your lifetime worth of clothing

Every second, the equivalent of one truckload of clothing goes to landfill around the world, a fact that often goes unnoticed and ignored. That number can feel unimaginable.
Although clothing is part of our everyday lives, the bulk of what we own lies hidden in a space that never sees the light of day; our closets.

The number of new clothes we each buy over our lifetime varies greatly on so many factors including geographic region, gender, socioeconomics and wealth. But we roughly estimated that the average person in the developed world will go through 3,000 items of clothing over the course of their lifetime.

Telling people to “not buy more stuff” is a relatively impossible mission, after all, there’s a 550 billion $ industry telling you to do the opposite. What if we could transform this number into a simple tangible experience: The tallest closet in the world.


the installation

As we normally discard clothing over time, our closets are designed to only hold what we currently use; but what if we could make a closet so tall, that somebody could, in a single instant – look up and see what their lifetime of clothing might look like?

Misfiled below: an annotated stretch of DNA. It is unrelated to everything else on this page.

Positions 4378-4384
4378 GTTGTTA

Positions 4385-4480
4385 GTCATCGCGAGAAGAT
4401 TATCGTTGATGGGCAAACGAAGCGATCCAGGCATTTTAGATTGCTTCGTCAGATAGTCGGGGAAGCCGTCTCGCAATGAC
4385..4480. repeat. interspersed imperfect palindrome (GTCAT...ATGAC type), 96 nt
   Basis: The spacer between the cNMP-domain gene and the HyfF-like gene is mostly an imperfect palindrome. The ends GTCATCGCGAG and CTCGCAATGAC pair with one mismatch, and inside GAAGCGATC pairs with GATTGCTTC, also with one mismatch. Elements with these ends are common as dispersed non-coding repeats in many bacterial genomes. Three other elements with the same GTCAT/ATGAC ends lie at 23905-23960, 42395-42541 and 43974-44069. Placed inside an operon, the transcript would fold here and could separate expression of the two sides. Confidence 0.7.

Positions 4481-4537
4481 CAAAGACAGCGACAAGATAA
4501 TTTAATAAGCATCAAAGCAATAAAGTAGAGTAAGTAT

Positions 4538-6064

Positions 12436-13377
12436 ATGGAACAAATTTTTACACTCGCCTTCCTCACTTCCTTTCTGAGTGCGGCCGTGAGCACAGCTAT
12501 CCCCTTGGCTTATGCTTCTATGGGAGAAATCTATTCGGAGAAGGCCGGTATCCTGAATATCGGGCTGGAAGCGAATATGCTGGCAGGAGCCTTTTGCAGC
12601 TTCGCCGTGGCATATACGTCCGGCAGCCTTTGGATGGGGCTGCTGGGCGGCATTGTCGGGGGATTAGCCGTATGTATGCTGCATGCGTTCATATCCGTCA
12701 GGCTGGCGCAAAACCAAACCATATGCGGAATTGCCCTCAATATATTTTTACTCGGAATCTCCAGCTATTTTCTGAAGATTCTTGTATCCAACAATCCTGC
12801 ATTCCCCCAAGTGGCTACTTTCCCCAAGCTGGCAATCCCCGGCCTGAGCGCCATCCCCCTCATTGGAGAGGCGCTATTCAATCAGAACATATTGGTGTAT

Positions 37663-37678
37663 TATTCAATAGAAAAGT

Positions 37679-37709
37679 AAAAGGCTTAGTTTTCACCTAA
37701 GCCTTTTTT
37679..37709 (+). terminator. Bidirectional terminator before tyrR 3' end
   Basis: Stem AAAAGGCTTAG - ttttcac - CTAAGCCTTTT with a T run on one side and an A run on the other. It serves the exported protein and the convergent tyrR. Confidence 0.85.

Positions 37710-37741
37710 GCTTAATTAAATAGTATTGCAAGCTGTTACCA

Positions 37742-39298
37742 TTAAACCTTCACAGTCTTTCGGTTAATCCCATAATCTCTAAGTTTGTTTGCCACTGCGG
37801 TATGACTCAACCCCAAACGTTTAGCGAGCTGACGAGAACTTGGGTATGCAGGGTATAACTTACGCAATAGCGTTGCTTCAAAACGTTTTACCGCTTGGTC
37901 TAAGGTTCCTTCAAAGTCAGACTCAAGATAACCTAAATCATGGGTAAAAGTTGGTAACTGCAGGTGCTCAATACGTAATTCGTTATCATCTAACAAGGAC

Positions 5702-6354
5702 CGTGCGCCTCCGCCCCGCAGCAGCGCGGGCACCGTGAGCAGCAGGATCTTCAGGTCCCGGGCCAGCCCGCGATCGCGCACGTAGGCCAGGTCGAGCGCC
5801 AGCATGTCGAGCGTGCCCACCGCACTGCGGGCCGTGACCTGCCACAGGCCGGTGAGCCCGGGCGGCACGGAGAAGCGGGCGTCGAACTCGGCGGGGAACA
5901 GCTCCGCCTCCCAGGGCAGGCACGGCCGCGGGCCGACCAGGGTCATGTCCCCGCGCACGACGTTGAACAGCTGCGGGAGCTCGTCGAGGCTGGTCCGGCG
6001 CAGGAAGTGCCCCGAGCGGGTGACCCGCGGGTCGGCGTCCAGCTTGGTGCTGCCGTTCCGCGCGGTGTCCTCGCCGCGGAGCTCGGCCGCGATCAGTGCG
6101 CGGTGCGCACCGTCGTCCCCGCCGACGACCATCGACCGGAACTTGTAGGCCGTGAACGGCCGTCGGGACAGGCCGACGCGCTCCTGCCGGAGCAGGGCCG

The 9m tall immersive installation was created entirely with recycled aluminum, steel and wood, and housed around 3,000 items of donated clothing. In less than 5 days, the entire structure was assembled at the Mall of Arabia in Cairo by an incredible team of volunteers and CanEX Aluminum. With a vision of building a tangible representation of our personal clothing consumption, the ‘Tallest Closet in the World’ encourages the public to take small steps towards reducing the amount of clothing that ends up in landfill.

Our hope for the installation was to provide a space for awareness and interactivity. We built a clothing donation box at the centre of the structure, opening the opportunity to the public of Cairo to take part in extending the life of their preloved wardrobes. Depending on where you live, clothing donations are not always the best course of action. But as of 2018, there are over 220,000 refugees in Egypt, and the need for clothing is imminent. The clothing used for the creation of the installation will be donated to local NGOs supporting refugees, as well as the donations collected throughout its exhibition.


This project was only possible by the incredible collaboration of dozens of people who believed in our crazy project.
These individuals helped us co-design, sift through and hang thousands of clothes for hours on end, dedicating their time and hard work in support of this important message.
Thank you to our amazing volunteers:
Aly Dahawy
Hassan Eldeeb
Karim Osama
Mohammad Alsawaf
Moe Osama
Omar Attalla
Omar Medhat Omaar
Youssef Medhat Omar